On the other hand, the YSK recently ordered Samanyolu Haber TV, a news channel that supports the Gülen movement, not to broadcast one of its programmes for eight days as a punishment for broadcasting an opposition leader’s news conference on 11 February in which recordings of compromising phone conversation between the prime minister and businessmen were played.
Instead of its programme, the station had to broadcast an RTÜK-produced documentary. Samanyolu Haber TV editor in chief Metin Yikar said a total of 20 broadcasts of seven of the station’s programmes have been withdrawn since the start of the campaign, “the harshest penalty in our group’s history.”
Samanyolu Broadcasting Group chairman Hidayet Karaca said he fears that the RTÜK will withdraw its broadcasting licence.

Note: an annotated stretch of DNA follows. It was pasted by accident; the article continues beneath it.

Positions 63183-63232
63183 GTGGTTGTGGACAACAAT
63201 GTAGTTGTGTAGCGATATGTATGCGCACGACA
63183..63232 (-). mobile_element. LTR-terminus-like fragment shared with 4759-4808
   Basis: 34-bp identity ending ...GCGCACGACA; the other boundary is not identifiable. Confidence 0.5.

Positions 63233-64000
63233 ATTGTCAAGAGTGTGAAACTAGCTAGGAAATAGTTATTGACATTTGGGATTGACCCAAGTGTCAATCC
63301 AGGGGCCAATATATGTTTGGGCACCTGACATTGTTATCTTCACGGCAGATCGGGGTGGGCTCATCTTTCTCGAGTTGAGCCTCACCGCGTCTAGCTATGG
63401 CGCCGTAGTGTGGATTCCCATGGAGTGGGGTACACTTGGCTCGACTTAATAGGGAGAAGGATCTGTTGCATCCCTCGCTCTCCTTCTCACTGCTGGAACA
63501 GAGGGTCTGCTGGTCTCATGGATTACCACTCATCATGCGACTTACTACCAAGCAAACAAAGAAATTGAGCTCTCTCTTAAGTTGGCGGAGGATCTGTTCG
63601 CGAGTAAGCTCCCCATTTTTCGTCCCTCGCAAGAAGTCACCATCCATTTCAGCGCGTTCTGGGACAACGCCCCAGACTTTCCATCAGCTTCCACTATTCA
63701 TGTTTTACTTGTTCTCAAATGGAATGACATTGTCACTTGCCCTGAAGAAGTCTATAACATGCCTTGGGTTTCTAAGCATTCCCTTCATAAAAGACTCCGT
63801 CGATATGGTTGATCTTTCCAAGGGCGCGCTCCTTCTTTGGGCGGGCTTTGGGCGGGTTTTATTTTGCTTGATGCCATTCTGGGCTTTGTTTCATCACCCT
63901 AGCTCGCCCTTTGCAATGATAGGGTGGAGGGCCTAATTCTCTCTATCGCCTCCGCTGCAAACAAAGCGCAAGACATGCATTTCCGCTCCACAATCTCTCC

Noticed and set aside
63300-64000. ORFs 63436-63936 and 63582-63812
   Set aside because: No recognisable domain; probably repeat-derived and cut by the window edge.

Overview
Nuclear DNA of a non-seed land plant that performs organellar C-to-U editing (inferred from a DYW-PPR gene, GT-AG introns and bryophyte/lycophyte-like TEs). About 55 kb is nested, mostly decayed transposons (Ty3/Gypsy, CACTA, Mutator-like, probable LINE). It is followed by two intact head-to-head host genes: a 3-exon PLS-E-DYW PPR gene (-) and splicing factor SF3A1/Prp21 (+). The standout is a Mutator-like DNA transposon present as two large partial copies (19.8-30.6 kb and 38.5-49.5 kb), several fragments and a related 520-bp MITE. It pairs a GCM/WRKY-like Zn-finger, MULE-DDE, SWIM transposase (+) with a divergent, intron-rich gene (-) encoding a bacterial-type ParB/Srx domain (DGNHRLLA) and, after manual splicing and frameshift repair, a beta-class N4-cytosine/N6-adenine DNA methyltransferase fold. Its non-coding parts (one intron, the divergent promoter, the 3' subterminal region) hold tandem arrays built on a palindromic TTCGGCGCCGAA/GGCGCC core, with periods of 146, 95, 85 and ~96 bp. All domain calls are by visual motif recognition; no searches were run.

At the start of March, the YSK ordered Cem TV, a channel that supports Turkey’s Alevi community, to suspend two of its programmes – the evening news and “Turkey, awake” – for five and four days respectively for reporting the results of a poll without giving the sample size. The poll showed a fall in support for the AKP.
The punishment was “out of all proportion,” Cem TV news director Pinar Isik Ardor told the Reporters Without Borders Turkey representative, Erol Önderoglu. “These measures clearly show what Turkey has come to,” Cem Media Group chairman Celal Toprak said, adding, “punishing without any warning is extremely grave.”
Harassment and dismissals
The election campaign has been marked by the intermittent broadcasting of segments of confidential conversations confirming government pressure on leading news media. Regardless of reservations about such spying, the leaks have spotlighted the scale of the censorship and intimidation practiced in Turkey.